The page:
According to the camera’s metering system, the photo above is perfectly exposed.  However, we can clearly see that the shot suffers from both over and under exposure that has rendered most of the visible areas useless.  In order to compensate for this problem, we need to add light to the interior – which is exactly what I did.

So, here’s how I did it:

1) Select a Metering Mode As usual, I started by observing the scene and determining the areas that were both brightest and darkest.  There was nothing I could do about the sunlight/window, so I decided to use it as my principle level of exposure.  I set my camera to Spot Metering, which we discussed a while back, so that I could target the bright window area.

Spot Metering Understanding Exposure: Listing Interiors (Part 3)

I spot metered my camera to the window and manually configured the settings to  f8 for my aperture and 1/200 second for my shutter speed to allow for a decent depth of field.  I metered the shot at 200 ISO.  Here’s what I ended up with:

SpotMeter Understanding Exposure: Listing Interiors (Part 3)

Listing Interior – Spot metered to windows.

Now, this photo may look absolutely terrible, but it’s exactly what I wanted/expected.  The exterior light is no longer overexposed, and it gives me a point of reference for my interior light requirements.

2) Add Strobe/Flash #1 Now that we have a reference point, it’s time to add the first light.  I set up the first flash to the left of the camera, and I  bounced the light in an umbrella.  Bouncing the light softens it, and makes for less distinct shadows.  The light stand was erected as high as I could get it, and angled down on the dining area.  I initially set the flash to 1/2 power, but increased the strength after a couple of test shots.  A light meter would eliminate the need for trial and error, but we’ll get into that another day.  Here’s one of the test shots:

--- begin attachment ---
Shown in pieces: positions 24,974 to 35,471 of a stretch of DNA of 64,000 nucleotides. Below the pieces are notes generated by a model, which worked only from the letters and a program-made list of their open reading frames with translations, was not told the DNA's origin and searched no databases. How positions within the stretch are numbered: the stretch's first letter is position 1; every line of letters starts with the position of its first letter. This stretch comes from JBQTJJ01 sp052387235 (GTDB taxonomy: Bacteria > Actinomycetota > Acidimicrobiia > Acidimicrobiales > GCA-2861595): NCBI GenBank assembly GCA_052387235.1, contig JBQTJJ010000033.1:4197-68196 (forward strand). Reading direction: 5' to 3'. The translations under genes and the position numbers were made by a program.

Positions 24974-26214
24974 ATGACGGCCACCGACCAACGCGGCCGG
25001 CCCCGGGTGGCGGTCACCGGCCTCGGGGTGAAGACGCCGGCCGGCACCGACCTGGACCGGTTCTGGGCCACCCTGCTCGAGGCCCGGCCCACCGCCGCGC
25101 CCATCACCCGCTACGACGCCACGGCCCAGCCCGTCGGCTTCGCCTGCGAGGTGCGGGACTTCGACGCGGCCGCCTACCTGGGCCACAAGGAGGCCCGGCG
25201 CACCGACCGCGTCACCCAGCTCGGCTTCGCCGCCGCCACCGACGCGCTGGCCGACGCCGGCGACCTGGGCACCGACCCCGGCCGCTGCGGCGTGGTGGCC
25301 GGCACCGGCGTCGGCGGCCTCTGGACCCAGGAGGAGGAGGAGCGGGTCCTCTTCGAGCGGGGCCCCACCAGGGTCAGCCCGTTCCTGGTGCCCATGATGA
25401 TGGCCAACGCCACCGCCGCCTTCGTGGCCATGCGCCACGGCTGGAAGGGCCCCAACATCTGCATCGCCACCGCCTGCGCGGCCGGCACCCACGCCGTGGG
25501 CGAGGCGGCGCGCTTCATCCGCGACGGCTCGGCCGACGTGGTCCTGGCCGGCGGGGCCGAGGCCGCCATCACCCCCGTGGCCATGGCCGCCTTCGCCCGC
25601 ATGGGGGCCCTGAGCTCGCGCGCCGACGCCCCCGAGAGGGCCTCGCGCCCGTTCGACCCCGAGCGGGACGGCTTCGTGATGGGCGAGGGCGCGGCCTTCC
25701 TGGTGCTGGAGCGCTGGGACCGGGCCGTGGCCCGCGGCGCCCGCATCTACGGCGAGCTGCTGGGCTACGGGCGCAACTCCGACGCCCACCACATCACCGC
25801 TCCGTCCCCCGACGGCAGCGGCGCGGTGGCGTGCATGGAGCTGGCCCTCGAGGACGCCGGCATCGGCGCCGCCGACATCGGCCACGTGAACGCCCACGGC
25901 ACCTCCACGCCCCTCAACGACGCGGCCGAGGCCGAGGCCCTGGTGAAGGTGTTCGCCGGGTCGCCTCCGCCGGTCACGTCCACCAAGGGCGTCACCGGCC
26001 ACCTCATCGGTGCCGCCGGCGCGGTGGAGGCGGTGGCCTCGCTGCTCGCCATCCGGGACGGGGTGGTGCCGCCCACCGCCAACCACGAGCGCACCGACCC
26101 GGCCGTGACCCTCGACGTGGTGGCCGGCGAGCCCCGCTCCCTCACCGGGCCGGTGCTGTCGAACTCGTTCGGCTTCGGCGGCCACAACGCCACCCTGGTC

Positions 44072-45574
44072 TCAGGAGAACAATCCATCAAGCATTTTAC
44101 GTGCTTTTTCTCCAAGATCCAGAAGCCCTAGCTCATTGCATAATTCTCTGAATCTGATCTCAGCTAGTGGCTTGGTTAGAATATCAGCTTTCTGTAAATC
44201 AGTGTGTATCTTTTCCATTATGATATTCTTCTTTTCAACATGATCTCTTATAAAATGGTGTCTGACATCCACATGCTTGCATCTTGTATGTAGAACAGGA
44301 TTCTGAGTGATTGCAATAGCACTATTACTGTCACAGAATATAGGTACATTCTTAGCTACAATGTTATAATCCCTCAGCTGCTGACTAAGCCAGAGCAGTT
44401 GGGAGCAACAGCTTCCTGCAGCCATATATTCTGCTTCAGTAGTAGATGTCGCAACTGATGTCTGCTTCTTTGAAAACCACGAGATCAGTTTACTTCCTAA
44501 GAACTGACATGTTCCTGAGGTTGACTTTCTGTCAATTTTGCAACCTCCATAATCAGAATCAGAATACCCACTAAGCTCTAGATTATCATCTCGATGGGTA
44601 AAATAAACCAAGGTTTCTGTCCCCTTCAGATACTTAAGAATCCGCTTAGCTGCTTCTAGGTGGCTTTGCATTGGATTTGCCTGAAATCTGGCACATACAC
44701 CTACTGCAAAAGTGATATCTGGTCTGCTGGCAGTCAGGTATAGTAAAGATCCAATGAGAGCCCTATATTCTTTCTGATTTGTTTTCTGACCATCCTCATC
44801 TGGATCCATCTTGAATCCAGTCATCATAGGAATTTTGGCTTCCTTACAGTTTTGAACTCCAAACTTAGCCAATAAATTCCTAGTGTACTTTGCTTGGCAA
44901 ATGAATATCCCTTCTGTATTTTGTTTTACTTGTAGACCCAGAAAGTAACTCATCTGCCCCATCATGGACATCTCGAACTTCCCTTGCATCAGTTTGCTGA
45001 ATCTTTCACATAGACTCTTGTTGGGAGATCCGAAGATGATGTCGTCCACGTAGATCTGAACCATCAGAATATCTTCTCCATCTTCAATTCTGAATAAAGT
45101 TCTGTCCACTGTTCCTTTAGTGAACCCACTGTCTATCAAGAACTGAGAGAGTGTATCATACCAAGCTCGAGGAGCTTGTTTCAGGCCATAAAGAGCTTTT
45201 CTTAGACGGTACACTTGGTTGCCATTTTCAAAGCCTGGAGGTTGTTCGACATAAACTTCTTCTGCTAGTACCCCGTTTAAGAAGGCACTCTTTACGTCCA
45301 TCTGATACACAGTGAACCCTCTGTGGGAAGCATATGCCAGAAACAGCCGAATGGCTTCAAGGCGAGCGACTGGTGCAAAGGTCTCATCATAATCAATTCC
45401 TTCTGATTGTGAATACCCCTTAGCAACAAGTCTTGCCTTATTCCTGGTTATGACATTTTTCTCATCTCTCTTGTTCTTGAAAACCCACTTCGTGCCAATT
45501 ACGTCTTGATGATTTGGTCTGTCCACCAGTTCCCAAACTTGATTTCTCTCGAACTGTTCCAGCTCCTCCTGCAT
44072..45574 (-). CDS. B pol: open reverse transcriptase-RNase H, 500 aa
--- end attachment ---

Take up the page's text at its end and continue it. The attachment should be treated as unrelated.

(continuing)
Strobe1 Understanding Exposure: Listing Interiors (Part 3)

Listing Interior – One-flash test shot.

On the positive side, the interior and exterior light are closer to being balanced, but there are a few reflections, and dark areas that require attention. Sometimes you just have to tweak the placement of lights and continue doing test shots to get it just right.

3) Add Strobe/Flash #2 Once you get the first light in a good location, it’s time to add the second into the mix.  I didn’t have a lot of room to maneuver, but I found a good spot at the end of the room to the right of the camera.  Here’s the basic floor plan with camera and flash placement:

InteriorSetup Understanding Exposure: Listing Interiors (Part 3)

With a bit of tweaking, I was able to get a shot I was happy with.  Flash #2 was erected to about 5-6 feet, also bounced off an umbrella, and set at 1/2 power.

I had to perform some minor color correction to the final image in Adobe Photoshop, as I chose not to use color correcting gels.  The image was shot in RAW which allowed for some added flexibility in both exposure and color temperature.  You can use this method with any number of lights, just keep adding them in until you have enough.  It’s a bit more time consuming, but it is a great way to stand out from the crowd – and we all know that in real estate, standing out from the crowd is a very good thing.